When possible, we perform laparoscopic and robot-assisted laparoscopic kidney removal. These newer approaches are done through several small incisions instead of one large opening. This type of surgery typically results in a shorter hospital stay and faster recovery.
Some kidney tumors may be treated with cryotherapy or freezing, which does not require removal of any portion of the kidney.
We also offer advanced interventional radiology treatments for kidney cancer. IR involves the use of a catheter, a small flexible tube inserted into an artery, usually in the thigh. With IR, we can provide minimally invasive therapies such as microwave ablation tissue removal. Interventional radiologists use advanced imaging, such as X-ray, CT-MRI and ultrasound, to guide the catheter to the affected area of the body.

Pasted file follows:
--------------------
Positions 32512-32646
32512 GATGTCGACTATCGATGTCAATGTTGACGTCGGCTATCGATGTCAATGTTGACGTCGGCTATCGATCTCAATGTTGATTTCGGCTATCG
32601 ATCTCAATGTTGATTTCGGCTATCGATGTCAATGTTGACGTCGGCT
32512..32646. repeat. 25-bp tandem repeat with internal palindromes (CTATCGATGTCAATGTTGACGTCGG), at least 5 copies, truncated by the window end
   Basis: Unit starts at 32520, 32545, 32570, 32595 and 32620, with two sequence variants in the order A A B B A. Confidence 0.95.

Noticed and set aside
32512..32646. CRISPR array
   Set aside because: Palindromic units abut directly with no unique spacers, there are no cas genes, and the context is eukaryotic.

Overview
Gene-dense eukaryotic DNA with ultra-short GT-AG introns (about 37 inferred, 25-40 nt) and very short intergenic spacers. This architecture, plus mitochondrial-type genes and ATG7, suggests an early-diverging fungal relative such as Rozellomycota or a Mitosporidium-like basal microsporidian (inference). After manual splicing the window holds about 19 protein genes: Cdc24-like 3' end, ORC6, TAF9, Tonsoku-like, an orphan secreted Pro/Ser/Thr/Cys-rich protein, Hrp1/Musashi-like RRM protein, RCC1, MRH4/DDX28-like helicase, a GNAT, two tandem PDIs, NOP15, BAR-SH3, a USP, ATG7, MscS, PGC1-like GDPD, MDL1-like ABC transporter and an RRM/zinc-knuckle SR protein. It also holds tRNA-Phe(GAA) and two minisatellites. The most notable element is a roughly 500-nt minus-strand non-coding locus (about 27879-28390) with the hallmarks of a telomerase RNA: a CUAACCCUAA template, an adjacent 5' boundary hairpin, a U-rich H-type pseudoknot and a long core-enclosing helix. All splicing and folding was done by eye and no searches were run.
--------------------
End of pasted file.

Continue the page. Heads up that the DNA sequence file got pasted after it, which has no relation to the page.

Your care team
Our multidisciplinary kidney cancer care team includes:
- Medical oncologists
- Radiation oncologists
- Surgical oncologists
- Mid-level providers
These specialists work together to ensure you receive highly personalized care and treatment.
Resources and support
We offer all cancer patients numerous support services during your treatment and recovery:
These resources can help you learn more about kidney cancer symptoms, treatment and support:
- Kidney Cancer Association
- National Kidney Foundation
- National Cancer Institute
- American Cancer Society
The University of Kansas Cancer Center does not assume responsibility for any of the information posted on these sites.